A thought-provoking essay from Fukuyama on critiques of his The End of History. My summary of his position: liberty and equality are evolution-driven goals in considerable tension. While Hegel thought the unfolding of reason would lead to communist utopia, events lead Fukuyama to suggest that it leads instead to modern liberal democracy (contrast the number of people who chose to live in communes with those who choose to live in LA).

My 2c – why should liberal democracy in 20 years look anything like it does today? What about “Culture”-style voting on everything because we’re all hooked into the net? What about local areas of influence rather than strict administrative boundaries?

He discusses four challenges to the delightful prospect outlined:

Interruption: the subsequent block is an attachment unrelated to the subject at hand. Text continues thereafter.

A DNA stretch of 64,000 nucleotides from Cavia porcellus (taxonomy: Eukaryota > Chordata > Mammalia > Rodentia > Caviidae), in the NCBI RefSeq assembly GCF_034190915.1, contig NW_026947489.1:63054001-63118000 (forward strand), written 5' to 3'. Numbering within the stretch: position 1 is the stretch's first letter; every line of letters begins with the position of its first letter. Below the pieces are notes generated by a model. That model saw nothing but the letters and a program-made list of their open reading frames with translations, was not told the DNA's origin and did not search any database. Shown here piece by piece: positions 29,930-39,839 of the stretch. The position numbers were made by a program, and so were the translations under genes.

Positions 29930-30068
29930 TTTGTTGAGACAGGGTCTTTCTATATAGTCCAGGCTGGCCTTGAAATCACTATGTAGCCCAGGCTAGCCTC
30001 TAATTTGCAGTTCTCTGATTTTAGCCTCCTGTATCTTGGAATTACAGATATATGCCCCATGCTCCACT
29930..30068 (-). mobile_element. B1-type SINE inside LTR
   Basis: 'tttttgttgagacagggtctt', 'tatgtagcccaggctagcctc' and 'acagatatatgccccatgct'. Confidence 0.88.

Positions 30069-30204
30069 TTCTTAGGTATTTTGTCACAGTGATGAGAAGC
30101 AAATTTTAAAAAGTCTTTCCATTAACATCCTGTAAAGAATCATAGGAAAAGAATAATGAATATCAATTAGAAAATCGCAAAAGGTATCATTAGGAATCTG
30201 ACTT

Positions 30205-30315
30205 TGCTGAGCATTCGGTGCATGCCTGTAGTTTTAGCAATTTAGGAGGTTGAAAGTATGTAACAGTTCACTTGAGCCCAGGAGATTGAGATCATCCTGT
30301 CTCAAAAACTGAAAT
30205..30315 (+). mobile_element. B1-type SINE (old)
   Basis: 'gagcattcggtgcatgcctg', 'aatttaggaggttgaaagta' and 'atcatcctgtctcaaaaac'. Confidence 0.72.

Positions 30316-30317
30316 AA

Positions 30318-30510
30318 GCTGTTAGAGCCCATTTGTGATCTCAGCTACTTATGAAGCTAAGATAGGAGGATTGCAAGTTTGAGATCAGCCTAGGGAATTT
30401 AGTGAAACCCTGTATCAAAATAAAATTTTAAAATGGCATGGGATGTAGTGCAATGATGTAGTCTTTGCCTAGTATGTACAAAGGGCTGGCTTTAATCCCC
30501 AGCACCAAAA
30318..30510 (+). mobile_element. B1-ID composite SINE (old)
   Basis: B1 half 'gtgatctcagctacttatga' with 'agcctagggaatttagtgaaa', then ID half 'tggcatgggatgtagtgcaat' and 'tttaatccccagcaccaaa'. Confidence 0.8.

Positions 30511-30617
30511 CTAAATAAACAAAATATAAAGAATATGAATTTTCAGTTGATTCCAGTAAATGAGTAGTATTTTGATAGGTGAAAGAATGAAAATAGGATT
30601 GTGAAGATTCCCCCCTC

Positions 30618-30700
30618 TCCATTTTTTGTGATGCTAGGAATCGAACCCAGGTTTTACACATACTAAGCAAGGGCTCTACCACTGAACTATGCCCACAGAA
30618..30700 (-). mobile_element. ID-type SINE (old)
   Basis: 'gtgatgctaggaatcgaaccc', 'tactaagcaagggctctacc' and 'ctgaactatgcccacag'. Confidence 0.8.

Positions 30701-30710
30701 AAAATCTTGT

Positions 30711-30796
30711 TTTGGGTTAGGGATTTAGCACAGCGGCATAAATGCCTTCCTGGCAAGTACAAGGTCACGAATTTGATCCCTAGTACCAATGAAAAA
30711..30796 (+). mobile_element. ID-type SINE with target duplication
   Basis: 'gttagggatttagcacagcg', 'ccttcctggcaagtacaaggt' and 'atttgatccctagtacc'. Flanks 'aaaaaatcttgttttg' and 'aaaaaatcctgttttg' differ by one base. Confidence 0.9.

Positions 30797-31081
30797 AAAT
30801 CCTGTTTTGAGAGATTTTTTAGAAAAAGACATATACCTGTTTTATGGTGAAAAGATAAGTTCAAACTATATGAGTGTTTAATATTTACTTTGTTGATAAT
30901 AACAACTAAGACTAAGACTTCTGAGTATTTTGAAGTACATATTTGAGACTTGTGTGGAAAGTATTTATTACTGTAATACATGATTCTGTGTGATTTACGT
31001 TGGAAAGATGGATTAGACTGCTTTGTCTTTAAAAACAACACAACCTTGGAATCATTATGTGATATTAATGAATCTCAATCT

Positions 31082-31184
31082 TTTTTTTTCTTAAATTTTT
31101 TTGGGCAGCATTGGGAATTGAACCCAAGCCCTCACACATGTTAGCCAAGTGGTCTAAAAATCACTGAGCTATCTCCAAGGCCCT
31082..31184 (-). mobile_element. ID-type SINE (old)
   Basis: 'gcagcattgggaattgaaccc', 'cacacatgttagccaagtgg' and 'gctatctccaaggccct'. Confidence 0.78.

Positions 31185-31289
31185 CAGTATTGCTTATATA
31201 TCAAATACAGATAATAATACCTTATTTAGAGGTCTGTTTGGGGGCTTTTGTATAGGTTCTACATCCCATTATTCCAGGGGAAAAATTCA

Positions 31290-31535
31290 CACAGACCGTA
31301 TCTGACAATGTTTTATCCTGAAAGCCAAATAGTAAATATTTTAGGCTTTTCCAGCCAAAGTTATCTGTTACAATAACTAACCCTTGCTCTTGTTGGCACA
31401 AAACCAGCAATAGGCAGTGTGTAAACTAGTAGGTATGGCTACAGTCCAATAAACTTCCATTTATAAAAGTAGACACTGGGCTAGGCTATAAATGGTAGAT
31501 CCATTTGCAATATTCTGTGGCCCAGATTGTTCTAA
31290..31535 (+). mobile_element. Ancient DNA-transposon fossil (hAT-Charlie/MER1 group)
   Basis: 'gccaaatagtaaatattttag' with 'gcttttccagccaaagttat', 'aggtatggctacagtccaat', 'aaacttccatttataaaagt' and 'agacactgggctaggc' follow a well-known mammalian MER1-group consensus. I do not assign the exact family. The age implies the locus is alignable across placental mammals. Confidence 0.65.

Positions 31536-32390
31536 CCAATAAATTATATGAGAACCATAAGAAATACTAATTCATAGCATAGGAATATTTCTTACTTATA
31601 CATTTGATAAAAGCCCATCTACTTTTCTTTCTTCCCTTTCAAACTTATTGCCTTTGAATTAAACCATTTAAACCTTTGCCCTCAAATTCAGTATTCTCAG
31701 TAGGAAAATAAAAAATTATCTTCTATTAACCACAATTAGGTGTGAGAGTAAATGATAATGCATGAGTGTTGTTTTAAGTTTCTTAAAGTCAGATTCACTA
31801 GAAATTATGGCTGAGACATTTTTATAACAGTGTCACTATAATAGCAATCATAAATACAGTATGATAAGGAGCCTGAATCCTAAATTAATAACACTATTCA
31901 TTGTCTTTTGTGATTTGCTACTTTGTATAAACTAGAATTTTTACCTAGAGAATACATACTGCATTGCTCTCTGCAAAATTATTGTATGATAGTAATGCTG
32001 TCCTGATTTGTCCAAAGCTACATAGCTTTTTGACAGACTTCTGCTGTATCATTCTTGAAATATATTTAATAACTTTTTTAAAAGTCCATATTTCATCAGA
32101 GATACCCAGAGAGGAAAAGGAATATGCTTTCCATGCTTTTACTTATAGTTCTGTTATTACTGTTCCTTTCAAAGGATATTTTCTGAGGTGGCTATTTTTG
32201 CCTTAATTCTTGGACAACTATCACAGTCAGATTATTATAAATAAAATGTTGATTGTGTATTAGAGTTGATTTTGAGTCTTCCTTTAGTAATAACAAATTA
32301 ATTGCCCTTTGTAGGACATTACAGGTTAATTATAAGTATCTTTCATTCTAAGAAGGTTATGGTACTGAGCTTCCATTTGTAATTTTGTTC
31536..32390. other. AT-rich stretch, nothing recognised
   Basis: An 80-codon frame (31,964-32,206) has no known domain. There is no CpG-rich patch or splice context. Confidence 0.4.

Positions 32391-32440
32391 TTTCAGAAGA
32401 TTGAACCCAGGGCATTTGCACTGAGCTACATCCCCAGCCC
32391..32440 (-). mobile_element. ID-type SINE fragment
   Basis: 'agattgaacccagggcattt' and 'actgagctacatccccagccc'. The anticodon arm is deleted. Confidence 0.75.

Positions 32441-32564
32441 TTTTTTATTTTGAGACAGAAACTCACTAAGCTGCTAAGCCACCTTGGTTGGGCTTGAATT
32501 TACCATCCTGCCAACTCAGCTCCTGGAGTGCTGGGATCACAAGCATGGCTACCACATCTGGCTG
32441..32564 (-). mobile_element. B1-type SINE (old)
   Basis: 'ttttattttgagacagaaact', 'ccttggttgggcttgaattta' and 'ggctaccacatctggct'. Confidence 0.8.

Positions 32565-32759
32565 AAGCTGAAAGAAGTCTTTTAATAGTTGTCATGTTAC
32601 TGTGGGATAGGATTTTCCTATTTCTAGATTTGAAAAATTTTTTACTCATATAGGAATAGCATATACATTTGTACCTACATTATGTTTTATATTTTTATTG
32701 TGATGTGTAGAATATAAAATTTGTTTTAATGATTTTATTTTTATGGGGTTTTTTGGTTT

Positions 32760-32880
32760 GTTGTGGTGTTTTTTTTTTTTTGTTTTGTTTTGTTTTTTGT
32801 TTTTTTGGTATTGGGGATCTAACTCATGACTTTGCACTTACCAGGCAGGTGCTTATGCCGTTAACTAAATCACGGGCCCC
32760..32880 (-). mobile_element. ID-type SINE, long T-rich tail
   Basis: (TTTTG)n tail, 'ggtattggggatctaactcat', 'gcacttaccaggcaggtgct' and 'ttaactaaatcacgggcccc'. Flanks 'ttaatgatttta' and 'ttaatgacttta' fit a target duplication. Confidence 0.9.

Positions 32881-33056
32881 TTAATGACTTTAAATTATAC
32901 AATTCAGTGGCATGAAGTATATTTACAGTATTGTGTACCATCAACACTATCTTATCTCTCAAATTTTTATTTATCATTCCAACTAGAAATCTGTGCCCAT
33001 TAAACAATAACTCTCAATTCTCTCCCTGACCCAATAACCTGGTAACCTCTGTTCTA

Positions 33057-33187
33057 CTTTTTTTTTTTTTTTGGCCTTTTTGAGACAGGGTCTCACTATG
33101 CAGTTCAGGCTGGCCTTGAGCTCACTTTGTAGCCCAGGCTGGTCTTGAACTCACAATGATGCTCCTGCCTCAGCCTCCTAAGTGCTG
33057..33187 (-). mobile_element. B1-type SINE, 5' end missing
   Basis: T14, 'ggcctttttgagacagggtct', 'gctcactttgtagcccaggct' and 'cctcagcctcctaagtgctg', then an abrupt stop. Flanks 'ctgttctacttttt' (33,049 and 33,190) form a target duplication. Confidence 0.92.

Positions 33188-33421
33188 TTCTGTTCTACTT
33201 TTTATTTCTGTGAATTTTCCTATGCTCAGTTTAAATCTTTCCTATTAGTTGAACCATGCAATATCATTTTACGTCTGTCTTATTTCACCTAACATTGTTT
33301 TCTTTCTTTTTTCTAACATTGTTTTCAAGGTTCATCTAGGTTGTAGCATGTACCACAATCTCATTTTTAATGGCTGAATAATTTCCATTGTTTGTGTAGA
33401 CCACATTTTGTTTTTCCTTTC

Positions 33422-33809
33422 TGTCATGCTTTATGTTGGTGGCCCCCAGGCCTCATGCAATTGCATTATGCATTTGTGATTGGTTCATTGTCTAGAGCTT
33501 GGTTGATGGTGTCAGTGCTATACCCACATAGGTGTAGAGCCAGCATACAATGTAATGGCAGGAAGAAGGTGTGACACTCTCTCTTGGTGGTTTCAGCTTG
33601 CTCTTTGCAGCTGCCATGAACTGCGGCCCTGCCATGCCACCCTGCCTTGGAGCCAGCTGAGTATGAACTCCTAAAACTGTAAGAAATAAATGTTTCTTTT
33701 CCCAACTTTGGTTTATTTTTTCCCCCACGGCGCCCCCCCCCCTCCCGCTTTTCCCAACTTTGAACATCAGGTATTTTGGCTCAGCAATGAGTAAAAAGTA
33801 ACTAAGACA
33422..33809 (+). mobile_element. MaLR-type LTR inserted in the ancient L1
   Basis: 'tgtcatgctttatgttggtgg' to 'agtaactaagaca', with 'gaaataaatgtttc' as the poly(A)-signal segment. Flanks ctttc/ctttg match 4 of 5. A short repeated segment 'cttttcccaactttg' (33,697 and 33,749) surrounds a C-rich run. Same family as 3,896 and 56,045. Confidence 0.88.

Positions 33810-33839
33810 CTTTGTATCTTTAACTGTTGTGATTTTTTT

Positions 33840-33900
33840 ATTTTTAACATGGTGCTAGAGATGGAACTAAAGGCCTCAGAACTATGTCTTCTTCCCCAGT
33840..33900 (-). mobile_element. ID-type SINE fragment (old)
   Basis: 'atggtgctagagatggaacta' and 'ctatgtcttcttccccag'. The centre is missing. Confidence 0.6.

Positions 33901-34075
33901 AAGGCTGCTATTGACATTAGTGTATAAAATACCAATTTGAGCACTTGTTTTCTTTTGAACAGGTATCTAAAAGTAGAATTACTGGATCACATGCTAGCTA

Islam – but surely Christianity was used to justify slavery, so why should Islam have a problem with liberal democracy?
Democracy – can it transcend the nation-state? Could a United Nations with teeth work across the world?
Authority – politics must drive economic development; you cannot just expose a country to the world economy and expect it to improve. Just examine Africa.
Technology – Fukuyama talks more about how changing ourselves might affect the future, rather than climate change or armageddon.

Contrast with Orhan Pamuk on Turkey, being drawn to politics through direct experience of injustice. And George Monbiot on the West’s hypocrisy over renationalisation of oil assets (you’re thinking Bolivia, but Chad did the same). And Max Hastings on how rubbish New Labour has been in terms of policy execution (while its politics has been excellent).